I am student of MA and i need your help to know about the praat software. i am stuck in my research in last section. If any one hear to know so i thoroughly and rigorously sorry to say and please help me in this thing.


This is not a question about Praat, it is a question about phonetics, which you could answer using Praat (or some other analytic device). The primary question is 'Is there a dependable phonetic correlate of being a consonant versus being a vowel?': the answer is 'Mostly, not entirely'. The way you figure out what those correlates are is to inspect a range of samples of speech where you know what sounds are consonants and what sounds are vowel (for example, in your native language).

In Praat, you would use the sound editor to inspect the waveform and corresponding spectrogram. You can select any continuous portion of the window and then play the whole window, the selection, the part before the selection of the part after the selection (you can also select just one instant). What you would want to do is play the parts of the waveform, let us say [kisa], to see where the segment of interest is (let's say [s]). Perhaps by trial and error, you select [s], because the part before the selection sounds like [ki] and doesn't sound like it includes part of [s], the selection sounds like [s] (not [ĭsă]), and the part after sounds like [a], not [sa]. Exact selection isn't crucial, you just need to know what neighborhood [s] is in.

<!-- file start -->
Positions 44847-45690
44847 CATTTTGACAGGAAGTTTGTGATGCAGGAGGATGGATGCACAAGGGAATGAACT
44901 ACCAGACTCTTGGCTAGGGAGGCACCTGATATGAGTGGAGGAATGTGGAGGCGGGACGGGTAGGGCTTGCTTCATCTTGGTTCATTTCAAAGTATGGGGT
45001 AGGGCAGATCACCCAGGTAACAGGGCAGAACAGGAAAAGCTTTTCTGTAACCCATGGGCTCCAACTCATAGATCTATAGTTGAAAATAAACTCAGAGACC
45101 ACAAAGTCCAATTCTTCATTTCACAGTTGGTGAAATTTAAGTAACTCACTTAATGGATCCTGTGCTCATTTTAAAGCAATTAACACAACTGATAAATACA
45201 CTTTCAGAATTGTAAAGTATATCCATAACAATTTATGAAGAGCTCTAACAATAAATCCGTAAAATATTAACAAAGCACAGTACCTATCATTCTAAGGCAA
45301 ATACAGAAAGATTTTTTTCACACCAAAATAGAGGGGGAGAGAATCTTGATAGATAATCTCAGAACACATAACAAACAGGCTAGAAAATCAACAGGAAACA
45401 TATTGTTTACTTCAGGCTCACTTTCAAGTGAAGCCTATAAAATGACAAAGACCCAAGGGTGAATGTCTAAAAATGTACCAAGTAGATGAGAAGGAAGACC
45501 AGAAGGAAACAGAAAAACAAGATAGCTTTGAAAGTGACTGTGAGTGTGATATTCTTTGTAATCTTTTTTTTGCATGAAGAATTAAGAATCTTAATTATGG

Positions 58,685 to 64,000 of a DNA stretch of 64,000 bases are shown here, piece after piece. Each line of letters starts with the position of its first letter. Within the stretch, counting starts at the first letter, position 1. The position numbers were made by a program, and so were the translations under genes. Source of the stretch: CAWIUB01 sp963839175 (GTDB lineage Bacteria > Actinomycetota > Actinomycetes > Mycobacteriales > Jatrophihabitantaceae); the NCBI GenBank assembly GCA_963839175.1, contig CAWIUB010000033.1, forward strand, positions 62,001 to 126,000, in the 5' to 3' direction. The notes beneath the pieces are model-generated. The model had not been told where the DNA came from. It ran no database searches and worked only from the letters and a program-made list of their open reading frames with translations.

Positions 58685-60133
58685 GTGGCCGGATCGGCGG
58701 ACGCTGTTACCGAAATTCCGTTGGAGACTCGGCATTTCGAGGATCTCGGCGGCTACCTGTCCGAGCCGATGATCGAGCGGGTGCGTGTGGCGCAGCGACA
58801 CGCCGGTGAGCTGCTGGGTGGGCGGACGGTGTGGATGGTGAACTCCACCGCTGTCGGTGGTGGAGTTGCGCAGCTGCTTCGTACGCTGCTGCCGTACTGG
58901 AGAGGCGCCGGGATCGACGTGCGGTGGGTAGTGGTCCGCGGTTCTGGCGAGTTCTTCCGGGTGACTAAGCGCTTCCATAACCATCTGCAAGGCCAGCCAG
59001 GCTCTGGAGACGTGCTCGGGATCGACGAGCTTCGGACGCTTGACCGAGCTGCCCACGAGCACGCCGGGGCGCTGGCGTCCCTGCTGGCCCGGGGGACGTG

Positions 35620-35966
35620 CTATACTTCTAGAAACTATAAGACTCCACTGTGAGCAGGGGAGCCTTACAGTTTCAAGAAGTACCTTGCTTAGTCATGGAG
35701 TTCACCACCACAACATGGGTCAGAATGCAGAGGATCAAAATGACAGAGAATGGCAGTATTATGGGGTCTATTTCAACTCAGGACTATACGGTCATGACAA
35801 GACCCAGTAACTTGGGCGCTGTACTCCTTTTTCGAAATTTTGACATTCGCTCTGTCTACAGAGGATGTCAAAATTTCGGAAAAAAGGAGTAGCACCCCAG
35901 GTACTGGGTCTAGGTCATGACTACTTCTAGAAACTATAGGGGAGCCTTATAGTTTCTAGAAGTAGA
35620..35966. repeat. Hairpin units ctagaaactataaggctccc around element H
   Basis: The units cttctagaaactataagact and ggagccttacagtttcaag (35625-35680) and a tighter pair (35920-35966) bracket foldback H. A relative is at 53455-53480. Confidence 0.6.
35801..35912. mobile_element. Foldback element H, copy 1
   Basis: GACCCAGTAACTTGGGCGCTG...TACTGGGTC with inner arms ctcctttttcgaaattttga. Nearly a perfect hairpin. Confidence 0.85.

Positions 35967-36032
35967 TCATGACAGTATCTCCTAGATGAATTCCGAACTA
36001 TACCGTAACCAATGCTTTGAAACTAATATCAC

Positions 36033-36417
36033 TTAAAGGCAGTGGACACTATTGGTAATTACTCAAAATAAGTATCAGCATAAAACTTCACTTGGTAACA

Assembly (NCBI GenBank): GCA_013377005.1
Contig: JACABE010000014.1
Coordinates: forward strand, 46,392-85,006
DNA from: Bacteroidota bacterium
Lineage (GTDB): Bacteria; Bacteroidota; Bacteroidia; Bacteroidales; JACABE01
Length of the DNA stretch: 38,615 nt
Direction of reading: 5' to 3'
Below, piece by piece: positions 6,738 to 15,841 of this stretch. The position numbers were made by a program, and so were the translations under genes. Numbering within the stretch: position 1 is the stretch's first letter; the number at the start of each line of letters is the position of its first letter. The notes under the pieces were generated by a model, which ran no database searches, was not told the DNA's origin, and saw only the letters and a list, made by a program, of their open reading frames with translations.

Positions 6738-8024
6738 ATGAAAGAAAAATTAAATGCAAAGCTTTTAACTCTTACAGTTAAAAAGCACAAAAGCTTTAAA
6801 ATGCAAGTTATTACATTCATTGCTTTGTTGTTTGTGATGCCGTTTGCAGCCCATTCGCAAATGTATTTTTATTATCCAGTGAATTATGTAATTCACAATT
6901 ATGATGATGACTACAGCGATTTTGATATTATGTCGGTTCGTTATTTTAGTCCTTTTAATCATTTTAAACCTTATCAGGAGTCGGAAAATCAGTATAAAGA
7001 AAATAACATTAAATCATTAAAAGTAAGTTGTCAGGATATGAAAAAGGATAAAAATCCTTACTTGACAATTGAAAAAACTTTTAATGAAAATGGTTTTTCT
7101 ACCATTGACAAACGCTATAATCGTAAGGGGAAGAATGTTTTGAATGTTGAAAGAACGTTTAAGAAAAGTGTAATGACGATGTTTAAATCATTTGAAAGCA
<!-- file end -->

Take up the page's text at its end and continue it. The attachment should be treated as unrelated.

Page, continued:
Now that you can see what part is [s] you can also see, from the spectrogram (if you know how to interpret the display), what its phonetic characteristics are, and how different they are from the preceding or following vowel. You do this many times, and you come up with a general theory of what is true of consonants, and what is true of vowels. You can also read the phonetic literature to see what suggestions scholars have made, starting perhaps with Potter, Kopp & Green (1947) Visible speech.

Vowels are produced with a more open vocal tract, which means that there are clearer resonances of higher amplitude, and their articulation is more constant over time. This is a very general picture which takes you only so far, and then you run into problem consonants (j w ɹ) and vowels (ṳ).

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